The regular grand jury training seminar consists of approximately twelve hours of presentations spread over two days conducted on site or via Zoom. Individual attendee registration is not required as the county pays a set fee for all attendees.
Training Seminar Content
Our training seminars are for both new and returning grand jurors, as well as for alternates. Our objective is to provide the knowledge and skills required by grand jurors to perform their civil oversight functions. The general session core subjects are:
Grand Jury Overview
This session orients jurors to the grand jury’s mission and the historical context of the grand jury system in California. It includes an overview of the grand jury year with an emphasis on what takes place during each phase of the jury’s term. It covers organization of the grand jury (including the responsibilities of the foreperson and the other members of the grand jury) and the concept of the grand jury as a collegial, non-hierarchical body, sharing authority and operating as a unit.
Grand Jury Law
This session sensitizes jurors to the role of state law in governing grand jury activities. Citing specific Penal Code sections, it identifies what the grand jury must, may, and may not do. It provides references to case law and Attorney General Opinions useful to a fuller understanding of the grand jury’s powers and limitations as they pertain to its civil oversight function. The presentation also describes the accusation process for removing a person from public office.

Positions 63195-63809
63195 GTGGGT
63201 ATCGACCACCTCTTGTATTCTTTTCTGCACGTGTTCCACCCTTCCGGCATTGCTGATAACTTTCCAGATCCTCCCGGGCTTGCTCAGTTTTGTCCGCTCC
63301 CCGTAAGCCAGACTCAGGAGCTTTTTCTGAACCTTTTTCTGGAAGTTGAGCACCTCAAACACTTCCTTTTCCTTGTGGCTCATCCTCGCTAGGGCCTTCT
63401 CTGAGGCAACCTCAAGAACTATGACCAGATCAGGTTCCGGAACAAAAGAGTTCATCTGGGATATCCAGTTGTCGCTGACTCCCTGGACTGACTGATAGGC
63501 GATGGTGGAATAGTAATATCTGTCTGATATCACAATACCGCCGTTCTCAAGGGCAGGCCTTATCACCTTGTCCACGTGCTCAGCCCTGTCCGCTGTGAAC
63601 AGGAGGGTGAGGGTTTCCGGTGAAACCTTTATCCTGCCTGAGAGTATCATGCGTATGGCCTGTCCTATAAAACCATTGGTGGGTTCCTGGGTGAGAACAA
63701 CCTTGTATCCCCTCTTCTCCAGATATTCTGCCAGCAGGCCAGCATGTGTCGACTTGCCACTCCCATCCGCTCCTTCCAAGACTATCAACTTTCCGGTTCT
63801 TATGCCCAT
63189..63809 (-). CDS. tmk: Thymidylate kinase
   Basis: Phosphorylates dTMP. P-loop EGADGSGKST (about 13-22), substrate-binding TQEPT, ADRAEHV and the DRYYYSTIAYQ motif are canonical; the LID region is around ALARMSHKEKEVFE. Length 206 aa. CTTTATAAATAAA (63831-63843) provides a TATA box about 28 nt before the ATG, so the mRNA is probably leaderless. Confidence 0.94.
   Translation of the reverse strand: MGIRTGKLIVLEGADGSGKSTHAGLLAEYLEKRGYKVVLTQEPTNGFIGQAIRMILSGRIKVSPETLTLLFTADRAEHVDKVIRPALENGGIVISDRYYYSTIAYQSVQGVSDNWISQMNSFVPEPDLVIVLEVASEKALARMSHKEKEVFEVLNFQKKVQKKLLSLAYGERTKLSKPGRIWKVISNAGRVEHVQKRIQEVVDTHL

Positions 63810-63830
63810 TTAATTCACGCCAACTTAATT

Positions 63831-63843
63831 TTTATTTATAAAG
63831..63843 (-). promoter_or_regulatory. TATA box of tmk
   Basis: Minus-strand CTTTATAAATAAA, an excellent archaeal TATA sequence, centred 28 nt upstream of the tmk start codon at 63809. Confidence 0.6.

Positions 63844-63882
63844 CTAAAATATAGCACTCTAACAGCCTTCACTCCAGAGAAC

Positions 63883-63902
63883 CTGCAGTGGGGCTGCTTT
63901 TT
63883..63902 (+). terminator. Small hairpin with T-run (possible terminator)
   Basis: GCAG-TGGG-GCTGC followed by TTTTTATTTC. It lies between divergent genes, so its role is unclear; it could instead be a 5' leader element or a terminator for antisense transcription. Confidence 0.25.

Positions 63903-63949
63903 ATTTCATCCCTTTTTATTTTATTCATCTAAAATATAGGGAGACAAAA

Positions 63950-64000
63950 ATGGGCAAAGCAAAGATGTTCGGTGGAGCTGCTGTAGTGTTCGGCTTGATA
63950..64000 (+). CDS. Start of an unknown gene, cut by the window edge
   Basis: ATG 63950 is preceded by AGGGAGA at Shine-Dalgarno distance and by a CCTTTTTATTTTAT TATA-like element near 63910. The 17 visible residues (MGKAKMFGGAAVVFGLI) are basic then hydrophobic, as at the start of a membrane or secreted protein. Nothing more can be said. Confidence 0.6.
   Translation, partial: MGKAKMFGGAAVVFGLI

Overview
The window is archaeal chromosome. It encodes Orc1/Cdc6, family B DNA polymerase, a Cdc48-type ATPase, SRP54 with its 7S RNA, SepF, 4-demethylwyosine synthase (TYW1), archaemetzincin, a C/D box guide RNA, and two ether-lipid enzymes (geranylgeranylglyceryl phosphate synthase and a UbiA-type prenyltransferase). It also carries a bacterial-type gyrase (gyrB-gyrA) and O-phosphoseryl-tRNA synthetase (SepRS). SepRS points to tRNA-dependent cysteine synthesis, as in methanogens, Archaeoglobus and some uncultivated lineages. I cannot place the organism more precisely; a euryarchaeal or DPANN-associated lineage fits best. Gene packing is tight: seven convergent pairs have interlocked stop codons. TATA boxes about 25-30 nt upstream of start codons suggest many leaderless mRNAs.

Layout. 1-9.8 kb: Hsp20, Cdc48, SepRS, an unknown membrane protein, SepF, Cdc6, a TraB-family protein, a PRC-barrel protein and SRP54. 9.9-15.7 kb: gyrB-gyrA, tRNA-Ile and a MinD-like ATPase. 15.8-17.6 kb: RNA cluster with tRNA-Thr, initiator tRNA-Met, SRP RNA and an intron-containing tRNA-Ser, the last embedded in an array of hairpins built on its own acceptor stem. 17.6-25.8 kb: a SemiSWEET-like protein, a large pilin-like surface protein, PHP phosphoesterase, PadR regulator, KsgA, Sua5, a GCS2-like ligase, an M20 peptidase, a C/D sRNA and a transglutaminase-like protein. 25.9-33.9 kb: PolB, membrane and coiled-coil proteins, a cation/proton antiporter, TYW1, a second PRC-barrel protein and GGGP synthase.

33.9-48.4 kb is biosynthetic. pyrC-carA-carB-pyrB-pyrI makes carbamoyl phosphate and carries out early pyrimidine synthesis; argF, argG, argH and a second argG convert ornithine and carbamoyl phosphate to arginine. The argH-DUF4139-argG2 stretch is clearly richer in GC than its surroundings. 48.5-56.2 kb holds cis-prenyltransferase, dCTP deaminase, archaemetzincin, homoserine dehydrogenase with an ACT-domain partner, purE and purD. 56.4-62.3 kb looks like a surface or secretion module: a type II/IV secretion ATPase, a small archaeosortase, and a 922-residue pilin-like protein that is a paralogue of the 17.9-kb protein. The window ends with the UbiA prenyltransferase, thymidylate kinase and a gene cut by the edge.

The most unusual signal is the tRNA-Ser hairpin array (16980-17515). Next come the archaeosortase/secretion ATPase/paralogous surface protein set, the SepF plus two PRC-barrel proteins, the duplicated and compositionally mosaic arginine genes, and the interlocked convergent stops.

This session describes the various local government agencies and entities that the grand jury is authorized to investigate and write reports about, including the county, cities, special districts, school districts, joint powers authorities, and other specialized entities. In addition, this session introduces jurors to the laws that govern these governments, including state codes, regulations, case law, and local charters and ordinances.
This session addresses the potential for juror defamation, the roles of the grand jury’s statutory advisors, and the transparency and ethics laws that apply to all local governments, including the Ralph M. Brown Act, the Public Records Act, and the Political Reform Act.
Grand Jury Investigations
This session defines grand jury investigations, discusses juror conflicts and recusals, and lays the groundwork for conducting grand jury investigations. Other topics include deciding what to investigate, planning and organizing the investigation, and conducting the investigation – stressing verification of information through “triangulation.” The session also covers how the final report must flow directly from the investigation.
Grand Jury Interviews
Grand jurors will learn how to plan the interview, develop questions, conduct the interview, and analyze and verify the information they obtain. The session also covers the importance of confidentiality and of determining the objectives of the interview. A portion of this session deals with proper professional demeanor, maintaining objectivity, and not jumping to conclusions. The session concludes with a video demonstration of a mock interview that highlights interviewing principles and best practices.
Grand Jury Reports
This session covers the reasons for writing reports, the types of final reports, and the report format and content. It introduces the writing process, including report organization; the responsibilities of the primary writer, investigating committee, editorial committee and full panel; the time required to draft and edit the report; and the report release process. It also describes the use of exit interviews to confirm the reports’ findings. The fall Report Writing Workshops (see below) are a more intensive handling of this topic and help build the skills grand jurors need in order to write effective reports.
In addition to the core sessions, the seminar includes a workshop on Collegiality. Video presentations on Continuity and Detention Facility Inspections are available for viewing after the seminar, and a webinar will be available on Special Districts late summer or early fall.